Title:
ORTHOPEDIC DEVICE HAVING ANTEROPOSTERIOR ARTICULATION
Kind Code:
A1


Abstract:
An orthopedic device in the form of an unloading osteoarthritic knee brace has proximal and distal frame members with a flexion-extension hinge positioned between the proximal and distal frame members. At least one articulating free hinge is positioned in an upright between the flexion-extension hinge and one of the proximal and distal frame members. The free hinge provides free rotation of the proximal or distal frame member about the anteroposterior axis with respect to the flexion-extension hinge.



Inventors:
Ingimundarson, Arnie Thor (Ladera Ranch, CA, US)
Kimes, Ashley (Irvine, CA, US)
Application Number:
12/264020
Publication Date:
05/07/2009
Filing Date:
11/03/2008
Primary Class:
Other Classes:
606/36, 606/16
International Classes:
A61B18/18
View Patent Images:



Primary Examiner:
JACKSON, BRANDON LEE
Attorney, Agent or Firm:
BACON & THOMAS, PLLC (625 SLATERS LANE, FOURTH FLOOR, ALEXANDRIA, VA, 22314-1176, US)
Claims:
We claim:

1. An orthopedic device comprising: first and second frame members arranged to secure about anatomical portions of a wearer; first and second uprights connecting respectively to the first and second frame members; and a hinge connecting the first and second uprights, the hinge permitting movement of the first and second frame members relative to one another into extension and flexion; wherein at least one of the first and second uprights includes a single articulating portion permitting the at least one of the first and second uprights and the respective first or second frame member connected thereto to freely rotate generally about an anteroposterior axis with respect to the hinge.

2. The orthopedic device according to claim 1, wherein the first and second frame members are first and second shell portions.

3. The orthopedic device according to claim 1, wherein at least one of the first and second uprights comprises: a hinge support portion connecting to the hinge; a frame member support portion connecting to a respective one of the first and second frame members; and the articulating portion located between the hinge support portion and the frame member support portion and connecting the hinge and frame member support portions.

4. The orthopedic device according to claim 3, wherein the articulating portion is an overmolded portion encompassing at least a portion of each of the hinge support portion and the frame member support portion.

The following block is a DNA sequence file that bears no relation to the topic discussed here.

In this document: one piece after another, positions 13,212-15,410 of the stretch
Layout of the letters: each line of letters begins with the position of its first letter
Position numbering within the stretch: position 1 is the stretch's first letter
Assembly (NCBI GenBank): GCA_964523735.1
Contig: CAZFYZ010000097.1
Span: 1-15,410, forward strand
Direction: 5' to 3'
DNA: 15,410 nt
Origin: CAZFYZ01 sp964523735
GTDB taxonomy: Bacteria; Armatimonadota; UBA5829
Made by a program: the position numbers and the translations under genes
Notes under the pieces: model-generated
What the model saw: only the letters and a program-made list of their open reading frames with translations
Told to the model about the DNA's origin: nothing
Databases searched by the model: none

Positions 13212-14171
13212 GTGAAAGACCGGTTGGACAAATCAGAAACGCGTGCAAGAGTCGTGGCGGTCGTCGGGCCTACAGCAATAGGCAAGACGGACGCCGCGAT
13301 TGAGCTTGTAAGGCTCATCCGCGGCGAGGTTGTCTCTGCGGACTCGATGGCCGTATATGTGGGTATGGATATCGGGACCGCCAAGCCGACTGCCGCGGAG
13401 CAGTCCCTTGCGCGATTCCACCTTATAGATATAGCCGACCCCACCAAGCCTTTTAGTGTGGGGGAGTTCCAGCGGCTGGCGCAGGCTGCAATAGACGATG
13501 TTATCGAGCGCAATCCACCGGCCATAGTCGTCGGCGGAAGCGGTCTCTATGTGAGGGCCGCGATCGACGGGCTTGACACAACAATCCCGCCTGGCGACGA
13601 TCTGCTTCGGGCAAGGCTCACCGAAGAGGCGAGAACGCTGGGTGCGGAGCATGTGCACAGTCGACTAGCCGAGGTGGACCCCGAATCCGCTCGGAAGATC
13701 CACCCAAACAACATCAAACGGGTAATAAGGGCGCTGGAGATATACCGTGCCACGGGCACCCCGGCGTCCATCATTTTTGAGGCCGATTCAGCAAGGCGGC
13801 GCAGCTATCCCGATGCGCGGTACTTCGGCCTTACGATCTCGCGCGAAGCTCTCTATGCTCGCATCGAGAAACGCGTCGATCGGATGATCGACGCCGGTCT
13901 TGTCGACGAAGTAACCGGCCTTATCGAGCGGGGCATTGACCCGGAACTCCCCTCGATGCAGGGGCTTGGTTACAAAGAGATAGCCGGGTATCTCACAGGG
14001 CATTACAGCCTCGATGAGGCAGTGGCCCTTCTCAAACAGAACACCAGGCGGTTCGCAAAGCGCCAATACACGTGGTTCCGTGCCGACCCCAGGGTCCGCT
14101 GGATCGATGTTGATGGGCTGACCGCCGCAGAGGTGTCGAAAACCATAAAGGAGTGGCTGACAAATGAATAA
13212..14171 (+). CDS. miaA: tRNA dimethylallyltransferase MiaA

5. The orthopedic device according to claim 3, wherein the articulating portion comprises: a first connection member connecting to the hinge support portion; a second connection member connecting to the frame member support portion; and a pivot pin connecting the first and second connection members in a freely pivotable manner.

6. The orthopedic device according to claim 1, further comprising: at least one stability strap connecting to the first and second frame members, and selectively adjustable to rotate the first or second frame member about the articulating portion.

7. An orthopedic device comprising: first and second shells arranged to secure about anatomical portions of a wearer; first and second uprights connecting respectively to the first and second shells; and a hinge connecting to the first and second uprights, the hinge permitting movement of the first and second shells relative to one another into flexion and extension; wherein at least one of the first and second uprights includes a first articulating portion permitting the at least one of the first and second uprights and the respective first or second shell connected thereto to freely rotate generally about an anteroposterior axis with respect to the hinge; and wherein a first stability strap connecting to the first and second shells is selectively adjustable to rotate the at least one of the first and second uprights and the respective first or second shell connected thereto a predetermined amount about the first articulating portion and the first stability strap is further arranged to exert a force passing through the first articulating portion that is offset by an opposed force created within the hinge.

8. The orthopedic device according to claim 7, further comprising: wherein at the other of the least one of the first and second uprights includes a second articulating portion permitting the other of the at least one of the first and second uprights and the respective first or second shell connected thereto to freely rotate generally about an anteroposterior axis with respect to the hinge.